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Teaching Deconstruction: Giving, Taking, Leaving, Belonging, and the Remains of the University

From: Diacritics
Volume 31, Number 3, Fall 2001
pp. 89-107 | 10.1353/dia.2003.0023

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Diacritics 31.3 (2001) 89-107

The Remains of the University and the Study of Culture

In his recent essay "Literary Study in the Transnational University," J. Hillis Miller tries to account for the hostility shown by some practitioners of a certain kind of cultural studies toward what is perceived as "high" theory—in particular, deconstruction. Describing the emergence of cultural studies as a quasi-discipline, he remarks:

Insofar as cultural studies still depends on the traditional idea of culture as the production in a subject or subjectivity of an identity produced through indoctrination by a nation-state or by a subculture such as an ethnic or gender community . . . it was necessary to resist the questioning by deconstruction of all the key concepts necessary to this idea of culture. These include identity, agency, the homogeneity of a given culture, whether hegemonic or minority, the definition of an individual by his or her participation in a nation or community, the unbreakable tie of a text or any other assemblage of signs to its context. The questioning by theory of these concepts often needed to be sidestepped in order for the project of cultural studies and related new disciplines to get going. These key concepts are glued together by a reinstalled referentiality that can no longer afford to be put in question and remain in question. [83]

For Miller, a cultural studies of this sort relies on a minimal degree of retention of such unquestioned "referentiality" as a condition of its need to thematize, narrativize, or interpret various texts, events, and artifacts according to a wider "context" (whether this be described as "historical," "social," or "cultural") to which these phenomena remain unbreakably tied. A "context" such as outlined by Miller would of course need to be accorded a basic level of coherence for the analysis to get underway. Furthermore, insofar as—for Miller—this "context" would thereby establish a more or less generalizable framework within which might be understood the shaping of identity in particular instances, thus facilitating rather traditional ways of determining objects of cognition and knowledge, it could be considered to work so as to reanimate conventional ideas of the "self" or "agency." In assuming that there is always a "context" for every "text," in a way that could be comprehended in the above terms, a cultural studies of the kind described by Miller would reinstall the particular as an expression or exemplar of a more clearly determined situation or setting (history, nation, culture, society, ideology), which, in turn, might be considered to fuel critical misrecognition or reduction of the effects and implications of "transnationality" or "globalization." Furthermore, in this case, the supposed exemplarity of the particular in its identity with the general would inevitably tend to prompt an account, as Miller himself puts it, of the "production in a subject or subjectivity of an identity" produced by a culture, whether it be hegemonic or minority: the assumed culture of a nation-state or, as is more often emphasized nowadays, a subculture existing in some sort of relation to more dominant cultural practices and trends. In addition to this reinscription of knowledge in relation to the human subject, the founding of a certain kind of cultural study upon longstanding models of cognition, as described above, would reestablish cultural studies practitioners working in this way as themselves knowing subjects. From this perspective, then, Miller would doubtless see certain aspects of the critical landscape of cultural studies—its not infrequent commitment to "identity politics" over the years, its shift of emphasis toward the participatory agency of subjects within contemporary popular culture, even some versions of the debate about the ethics of cultural studies—as set up to reinstall the coextensivity of subjects of knowledge and knowing subjects in a way that would depend uncritically on deeply structured relations of reference, identity, and agency.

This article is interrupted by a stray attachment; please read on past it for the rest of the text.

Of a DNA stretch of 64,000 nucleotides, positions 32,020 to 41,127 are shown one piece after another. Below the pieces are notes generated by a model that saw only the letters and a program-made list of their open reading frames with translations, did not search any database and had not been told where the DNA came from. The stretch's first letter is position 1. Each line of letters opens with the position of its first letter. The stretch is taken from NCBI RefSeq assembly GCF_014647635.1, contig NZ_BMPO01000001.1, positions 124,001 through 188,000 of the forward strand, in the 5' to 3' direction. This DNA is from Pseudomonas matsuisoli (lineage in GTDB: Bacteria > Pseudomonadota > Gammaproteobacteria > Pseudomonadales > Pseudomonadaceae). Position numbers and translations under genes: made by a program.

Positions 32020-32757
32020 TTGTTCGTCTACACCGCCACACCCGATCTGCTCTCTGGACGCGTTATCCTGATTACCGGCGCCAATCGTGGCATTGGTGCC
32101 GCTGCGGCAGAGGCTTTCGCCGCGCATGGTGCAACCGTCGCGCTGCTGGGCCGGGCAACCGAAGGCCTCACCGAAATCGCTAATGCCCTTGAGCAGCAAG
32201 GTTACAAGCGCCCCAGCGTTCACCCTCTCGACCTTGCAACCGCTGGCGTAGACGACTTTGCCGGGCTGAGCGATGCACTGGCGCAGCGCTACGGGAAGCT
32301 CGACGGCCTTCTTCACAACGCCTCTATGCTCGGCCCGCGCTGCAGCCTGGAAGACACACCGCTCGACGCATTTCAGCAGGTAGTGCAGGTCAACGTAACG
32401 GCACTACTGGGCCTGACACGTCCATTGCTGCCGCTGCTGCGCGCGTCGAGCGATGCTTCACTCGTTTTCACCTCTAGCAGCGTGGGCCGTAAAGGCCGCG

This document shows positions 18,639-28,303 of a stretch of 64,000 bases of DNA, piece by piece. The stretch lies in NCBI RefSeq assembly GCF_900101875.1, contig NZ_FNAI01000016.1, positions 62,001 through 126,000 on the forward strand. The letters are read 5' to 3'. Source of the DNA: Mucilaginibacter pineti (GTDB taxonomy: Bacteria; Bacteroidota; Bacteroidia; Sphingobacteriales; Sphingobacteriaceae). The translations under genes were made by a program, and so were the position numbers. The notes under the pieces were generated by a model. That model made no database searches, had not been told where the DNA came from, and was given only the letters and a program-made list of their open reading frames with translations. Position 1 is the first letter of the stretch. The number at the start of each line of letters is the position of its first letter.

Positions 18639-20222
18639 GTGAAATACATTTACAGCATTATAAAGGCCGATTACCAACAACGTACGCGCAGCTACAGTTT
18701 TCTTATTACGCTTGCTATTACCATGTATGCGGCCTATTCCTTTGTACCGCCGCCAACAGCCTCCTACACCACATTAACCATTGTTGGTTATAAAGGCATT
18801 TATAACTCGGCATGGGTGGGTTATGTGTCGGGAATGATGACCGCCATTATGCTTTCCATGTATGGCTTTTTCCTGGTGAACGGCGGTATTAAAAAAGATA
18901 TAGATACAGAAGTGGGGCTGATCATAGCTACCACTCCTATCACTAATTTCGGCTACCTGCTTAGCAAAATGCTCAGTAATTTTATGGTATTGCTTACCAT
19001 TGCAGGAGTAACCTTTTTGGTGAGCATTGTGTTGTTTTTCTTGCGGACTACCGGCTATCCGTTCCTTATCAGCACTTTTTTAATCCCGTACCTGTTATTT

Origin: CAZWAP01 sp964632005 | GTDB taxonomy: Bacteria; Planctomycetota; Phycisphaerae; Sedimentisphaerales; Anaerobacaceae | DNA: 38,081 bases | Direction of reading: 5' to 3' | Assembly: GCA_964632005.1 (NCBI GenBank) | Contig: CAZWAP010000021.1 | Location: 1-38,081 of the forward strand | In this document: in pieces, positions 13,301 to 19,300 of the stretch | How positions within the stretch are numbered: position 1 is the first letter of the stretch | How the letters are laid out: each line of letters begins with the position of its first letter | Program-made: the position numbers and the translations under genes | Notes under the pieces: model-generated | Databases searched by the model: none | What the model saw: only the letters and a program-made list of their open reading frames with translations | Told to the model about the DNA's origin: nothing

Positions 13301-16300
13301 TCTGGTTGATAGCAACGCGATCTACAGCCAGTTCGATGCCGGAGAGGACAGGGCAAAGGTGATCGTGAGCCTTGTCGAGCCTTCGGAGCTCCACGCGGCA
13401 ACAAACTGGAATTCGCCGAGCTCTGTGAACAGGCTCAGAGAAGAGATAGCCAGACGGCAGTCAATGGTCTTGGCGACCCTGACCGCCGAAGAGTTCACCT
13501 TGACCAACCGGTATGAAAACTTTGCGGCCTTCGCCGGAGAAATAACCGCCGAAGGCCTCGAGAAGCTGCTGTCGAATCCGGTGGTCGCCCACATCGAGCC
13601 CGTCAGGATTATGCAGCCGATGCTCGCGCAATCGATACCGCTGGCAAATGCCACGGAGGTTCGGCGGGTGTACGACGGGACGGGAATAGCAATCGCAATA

Miller therefore views cultural studies as, in the last analysis, based on a rather unquestioning reversion to more orthodox humanistic themes and modes of inquiry which he considers out of step with the "postmodern" or "posthistorical" moment. This prompts doubts, for Miller, about the political effectivity of cultural studies in general. Clearly Miller's anxieties in this regard resonate...

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